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Indomethacin-Induced Prostaglandin Inhibition with Hyperkalemia: A Reversible Cause of Hyporeninemic Hypoaldosteronism

S. Y. TAN, M.D.; R. SHAPIRO, M.D.; R. FRANCO, M.D.; H. STOCKARD, M.D.; and P. J. MULROW, M.D.
[+] Article and Author Information

This study was supported in part by National Institutes of Health grants HL-19229 and HL-21291.

▸Requests for reprints should be addressed to S. Y. Tan, M.D.; Medical College of Ohio, C.S. #10008; Toledo, OH 43699.


Toledo, Ohio


Ann Intern Med. 1979;90(5):783-785. doi:10.7326/0003-4819-90-5-783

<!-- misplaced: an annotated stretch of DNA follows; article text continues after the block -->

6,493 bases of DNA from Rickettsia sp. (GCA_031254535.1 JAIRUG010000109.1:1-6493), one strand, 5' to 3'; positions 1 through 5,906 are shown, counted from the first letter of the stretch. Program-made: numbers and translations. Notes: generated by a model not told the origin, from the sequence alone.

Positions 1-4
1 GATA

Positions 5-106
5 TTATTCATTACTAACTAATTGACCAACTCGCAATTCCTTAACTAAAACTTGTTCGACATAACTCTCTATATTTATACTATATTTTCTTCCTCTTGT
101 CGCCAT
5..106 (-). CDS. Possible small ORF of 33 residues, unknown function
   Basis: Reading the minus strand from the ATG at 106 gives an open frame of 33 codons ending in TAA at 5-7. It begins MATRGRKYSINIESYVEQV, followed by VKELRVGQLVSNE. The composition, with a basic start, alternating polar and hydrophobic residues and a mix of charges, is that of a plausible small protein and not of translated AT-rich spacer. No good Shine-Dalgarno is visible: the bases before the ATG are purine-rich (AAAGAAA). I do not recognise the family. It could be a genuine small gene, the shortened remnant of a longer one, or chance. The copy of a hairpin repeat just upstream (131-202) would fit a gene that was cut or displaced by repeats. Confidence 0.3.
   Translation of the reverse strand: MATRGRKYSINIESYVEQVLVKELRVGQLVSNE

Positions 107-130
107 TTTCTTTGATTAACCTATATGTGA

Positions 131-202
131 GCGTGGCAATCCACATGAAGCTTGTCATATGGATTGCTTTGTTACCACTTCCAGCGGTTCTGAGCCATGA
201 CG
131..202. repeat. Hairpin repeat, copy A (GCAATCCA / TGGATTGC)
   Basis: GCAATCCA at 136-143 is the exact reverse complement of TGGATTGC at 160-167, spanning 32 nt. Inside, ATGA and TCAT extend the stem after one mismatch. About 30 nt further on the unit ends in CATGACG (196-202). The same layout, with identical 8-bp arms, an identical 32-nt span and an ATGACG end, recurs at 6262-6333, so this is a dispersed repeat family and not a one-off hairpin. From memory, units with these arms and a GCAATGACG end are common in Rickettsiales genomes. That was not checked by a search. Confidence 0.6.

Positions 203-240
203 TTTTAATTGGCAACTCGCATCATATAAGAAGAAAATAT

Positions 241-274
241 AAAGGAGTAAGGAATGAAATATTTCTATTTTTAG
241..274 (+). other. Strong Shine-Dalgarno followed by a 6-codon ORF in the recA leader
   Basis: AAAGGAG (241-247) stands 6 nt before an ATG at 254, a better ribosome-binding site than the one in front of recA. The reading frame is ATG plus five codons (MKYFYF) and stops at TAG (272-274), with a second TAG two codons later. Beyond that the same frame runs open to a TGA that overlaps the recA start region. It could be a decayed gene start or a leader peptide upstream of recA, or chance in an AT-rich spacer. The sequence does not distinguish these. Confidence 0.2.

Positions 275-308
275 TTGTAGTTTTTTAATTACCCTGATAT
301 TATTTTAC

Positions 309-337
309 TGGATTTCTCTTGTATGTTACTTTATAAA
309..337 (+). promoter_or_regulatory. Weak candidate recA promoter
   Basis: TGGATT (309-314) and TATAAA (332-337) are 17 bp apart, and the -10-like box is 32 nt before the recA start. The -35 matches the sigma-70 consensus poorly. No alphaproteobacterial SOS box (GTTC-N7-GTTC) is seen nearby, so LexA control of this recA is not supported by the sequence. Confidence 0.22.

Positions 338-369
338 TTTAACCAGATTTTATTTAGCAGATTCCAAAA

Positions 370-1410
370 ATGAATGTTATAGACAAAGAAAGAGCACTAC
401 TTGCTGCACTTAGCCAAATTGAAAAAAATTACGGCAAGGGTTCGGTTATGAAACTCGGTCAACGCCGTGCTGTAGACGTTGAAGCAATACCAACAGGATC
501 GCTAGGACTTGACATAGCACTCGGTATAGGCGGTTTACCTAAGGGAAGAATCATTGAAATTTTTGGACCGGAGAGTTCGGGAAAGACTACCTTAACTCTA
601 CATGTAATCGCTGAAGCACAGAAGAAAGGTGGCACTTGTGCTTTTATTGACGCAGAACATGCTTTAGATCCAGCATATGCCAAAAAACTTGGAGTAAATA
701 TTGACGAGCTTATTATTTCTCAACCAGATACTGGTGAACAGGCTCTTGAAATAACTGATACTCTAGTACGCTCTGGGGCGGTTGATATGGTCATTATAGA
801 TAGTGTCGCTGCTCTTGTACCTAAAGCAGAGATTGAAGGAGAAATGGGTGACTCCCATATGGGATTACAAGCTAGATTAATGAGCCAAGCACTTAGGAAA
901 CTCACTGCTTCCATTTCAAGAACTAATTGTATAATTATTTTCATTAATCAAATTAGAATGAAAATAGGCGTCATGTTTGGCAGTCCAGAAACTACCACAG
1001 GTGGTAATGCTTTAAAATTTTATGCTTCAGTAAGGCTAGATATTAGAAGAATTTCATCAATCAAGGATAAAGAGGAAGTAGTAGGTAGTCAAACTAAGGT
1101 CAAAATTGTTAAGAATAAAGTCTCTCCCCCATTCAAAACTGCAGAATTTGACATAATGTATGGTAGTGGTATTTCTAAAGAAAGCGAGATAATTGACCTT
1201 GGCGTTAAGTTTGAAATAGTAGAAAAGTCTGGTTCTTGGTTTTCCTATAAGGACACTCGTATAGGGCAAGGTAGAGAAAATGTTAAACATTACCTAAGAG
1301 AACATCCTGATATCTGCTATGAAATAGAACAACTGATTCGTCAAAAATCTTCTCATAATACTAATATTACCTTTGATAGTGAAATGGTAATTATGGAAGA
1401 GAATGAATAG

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Hyporeninemic hypoaldosteronism was diagnosed in a young woman with glomerulonephritis who was receiving indomethacin therapy. Despite only mildly abnormal renal function, serum K+ was elevated to 6.2 meq/L, and plasma renin activity (0.12 ng/mL h) and aldosterone (4.4 ng/ dL) failed to respond to the combined stimuli of furosemide and posture. Urinary prostaglandin E2 (PGE2) was suppressed (70 ng/24 h). When indomethacin was withdrawn, significant kaliuresis occurred, accompanied by normalization of serum K+ and PGE2 and a supranormal rebound in renin and aldosterone levels. Challenge with indomethacin resulted in antikaliuresis and resuppression of PGE2, renin, and aldosterone. This case study documents for the first time that indomethacin can cause the syndrome of hyporeninemic hypoaldosteronism, probably by inhibiting prostaglandin biosynthesis.

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